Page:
WASHINGTON (AFP) ― American violin-making is enjoying a rebirth, craftsmen say, despite the rapidly improving production by fellow makers in China which artisans here see both as a threat ― and a boon ― to their livelihood.
Even with U.S. interest in classical music slipping, and some orchestras folding in harsh economic times, support for the artisans’ business is such that hundreds of individual American violin-makers are thriving.
“Violin and bowmaking in this country is the best it’s been in U.S. history,” and the instruments being produced are among the world’s finest, Jerry Pasewicz, who heads the American Federation of Violin and Bow Makers, a collection of 180 top U.S. artisans, told AFP.
Whether China can mount a serious threat to the high end of the craft ― known as lutherie ― is in dispute; some believe it will take several decades before Chinese instruments, which now dominate the student market, come close to rivaling the best violins of Europe and the United States.
But China’s massive production ramp up over the past decade is introducing large numbers of aspiring musicians, including thousands in China itself, to the art of playing the violin.
“As they start to grow up, they seek a better instrument,” said Pasewicz, who has been making violins for three decades and owns a shop in Raleigh, North Carolina.
Feng Jiang, a violin-maker in Michigan, says the state of American lutherie is nothing short of “a renaissance,” thanks to institutions like the Violin Making School of America in Salt Lake City, Utah, and the Chicago School of Violin Making.
“In the past 15 or 20 years it’s increased a few hundred percent,” he says of the number of U.S. makers.
But “the only reason we exist at all is that people are playing the violin.”
That is where China is having its dramatic impact. Violins were hardly played at all there until Mao Zedong, the founder of communist China, considered it a revolutionary instrument and workshops sprung up during the 1966-1976 Cultural Revolution.
The Asian giant has squashed European low-end makers and now manufactures the bulk of student instruments ― so many that it has dramatically brought down entry-level costs for violinists and allowed dealers to set up broad rental networks.
Not just in the West, but in China, the largest untapped market.
Jiang has a foot in both worlds. As the son of a Chinese violin maker, Jiang built his first instrument in China as a youth in 1989. In the late 1990s he moved to the United States, where he now makes six to eight violins per year.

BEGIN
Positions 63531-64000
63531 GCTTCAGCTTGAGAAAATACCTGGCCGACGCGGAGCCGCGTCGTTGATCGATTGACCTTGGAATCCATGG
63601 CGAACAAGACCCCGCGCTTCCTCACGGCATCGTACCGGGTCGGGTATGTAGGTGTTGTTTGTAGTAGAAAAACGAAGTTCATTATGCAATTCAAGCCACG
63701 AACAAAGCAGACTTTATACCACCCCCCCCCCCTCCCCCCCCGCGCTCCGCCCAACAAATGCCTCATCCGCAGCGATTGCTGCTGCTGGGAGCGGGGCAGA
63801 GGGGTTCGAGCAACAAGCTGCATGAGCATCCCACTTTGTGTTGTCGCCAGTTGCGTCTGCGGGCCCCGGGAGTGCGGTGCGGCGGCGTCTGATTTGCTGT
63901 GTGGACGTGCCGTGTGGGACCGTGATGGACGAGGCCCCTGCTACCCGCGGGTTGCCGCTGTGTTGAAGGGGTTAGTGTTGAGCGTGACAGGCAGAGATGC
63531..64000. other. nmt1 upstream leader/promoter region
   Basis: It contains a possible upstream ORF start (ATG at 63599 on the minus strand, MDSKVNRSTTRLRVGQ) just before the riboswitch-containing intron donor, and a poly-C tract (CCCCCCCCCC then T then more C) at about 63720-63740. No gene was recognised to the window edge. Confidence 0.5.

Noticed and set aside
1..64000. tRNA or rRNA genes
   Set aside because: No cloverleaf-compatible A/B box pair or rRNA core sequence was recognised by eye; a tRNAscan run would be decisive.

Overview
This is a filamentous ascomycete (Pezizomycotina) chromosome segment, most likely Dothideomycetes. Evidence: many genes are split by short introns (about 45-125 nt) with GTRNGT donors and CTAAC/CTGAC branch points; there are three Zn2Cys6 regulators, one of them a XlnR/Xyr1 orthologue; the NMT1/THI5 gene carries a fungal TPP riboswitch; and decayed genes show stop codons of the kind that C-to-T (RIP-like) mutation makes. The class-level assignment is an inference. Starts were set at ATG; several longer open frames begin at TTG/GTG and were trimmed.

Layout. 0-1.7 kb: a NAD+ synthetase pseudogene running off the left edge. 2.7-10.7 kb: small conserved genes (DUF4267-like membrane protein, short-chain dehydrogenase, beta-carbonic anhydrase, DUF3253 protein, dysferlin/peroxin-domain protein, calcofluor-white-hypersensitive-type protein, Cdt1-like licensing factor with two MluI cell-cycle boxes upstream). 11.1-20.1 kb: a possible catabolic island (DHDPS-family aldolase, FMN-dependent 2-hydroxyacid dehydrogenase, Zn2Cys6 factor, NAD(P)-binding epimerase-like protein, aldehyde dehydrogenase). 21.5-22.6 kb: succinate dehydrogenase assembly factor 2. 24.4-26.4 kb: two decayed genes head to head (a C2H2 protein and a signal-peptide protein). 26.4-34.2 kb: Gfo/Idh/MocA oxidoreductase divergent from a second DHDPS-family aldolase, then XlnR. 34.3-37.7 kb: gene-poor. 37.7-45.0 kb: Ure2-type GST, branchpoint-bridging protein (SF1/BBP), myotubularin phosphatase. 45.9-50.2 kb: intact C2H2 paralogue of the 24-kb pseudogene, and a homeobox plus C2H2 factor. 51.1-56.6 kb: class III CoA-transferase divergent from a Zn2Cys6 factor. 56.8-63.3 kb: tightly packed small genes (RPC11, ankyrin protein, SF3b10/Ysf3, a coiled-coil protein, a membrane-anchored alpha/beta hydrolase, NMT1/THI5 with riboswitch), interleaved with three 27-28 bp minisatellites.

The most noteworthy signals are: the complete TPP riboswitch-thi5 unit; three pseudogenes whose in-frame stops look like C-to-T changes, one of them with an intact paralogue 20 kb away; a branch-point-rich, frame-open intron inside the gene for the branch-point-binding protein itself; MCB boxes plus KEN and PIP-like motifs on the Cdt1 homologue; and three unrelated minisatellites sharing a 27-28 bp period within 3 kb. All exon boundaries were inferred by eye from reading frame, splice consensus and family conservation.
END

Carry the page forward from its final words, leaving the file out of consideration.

He sees tremendous potential for China’s artisans, several of whom have trained in Europe and the United States, closely studied ancient instruments by masters Antonio Stradivari and Giuseppe Guarneri del Gesu, and returned to improve the quality of violins in their homeland.
Still, “for the violins that professional people appreciate ... I think we don’t see a lot come from there,” Jiang says.
But some believe China, with a 5,000-year history of craftsmanship and a reputation for rapidly absorbing the skills necessary to dominate an industry, will rival Western production within a decade or two.
U.S. luthier Christopher Germain routinely travels from his Philadelphia workshop to China to meet fellow craftsmen, and says “all the components are in place for them” to become a force in the high-end industry.
“They do whatever they need to do to improve their product,” says Germain.
Dave Belazis of Foxes Music outside Washington says that while China’s craftsmanship has revolutionized the student violin industry,” he doubts their instruments will knock top American products off their perch.
“America is producing some of the finest instruments in the world right now. It’s the first time in the history of violin-making the Americans have an edge in the industry,” he said.
Americans have won gold at the International Triennale, known as the Olympics of violin-making, in Stradivari’s home town of Cremona, Italy. U.S. maker Kelvin Scott won bronze at the latest competition, in 2009.
The very top tier of American luthiers number little more than a dozen, experts say. Among them is Christophe Landon who makes a handful of instruments a year, selling them to the world’s greatest players for as much as $60,000.
Landon, who is French but has lived in New York for more than half his 51 years, sees it not as an us-versus-them battle, but a global community whose savvy use of the Internet has helped them share technological expertise.
“The level of violin-making is much higher than it used to be,” he said from his Manhattan studio, where he is producing a replica of a true gem: a Guarneri violin dating from 1734 and valued at $4 million.
Expertise is rising worldwide, and he sees “fantastic” promise in Chinese makers as they absorb international skills and methods.
Violinist and dealer Stefan Hersh agreed that Chinese makers have evolved quickly, but added: “I don’t think that China as an entity will ever truly be a threat to the top of the violin world.”
Lower down the ladder is where the “China effect” is being felt, Hersh said, and that is what could squeeze mid-level and new American makers.
“Quality violins coming out of China make us all look over our shoulders and do better work.”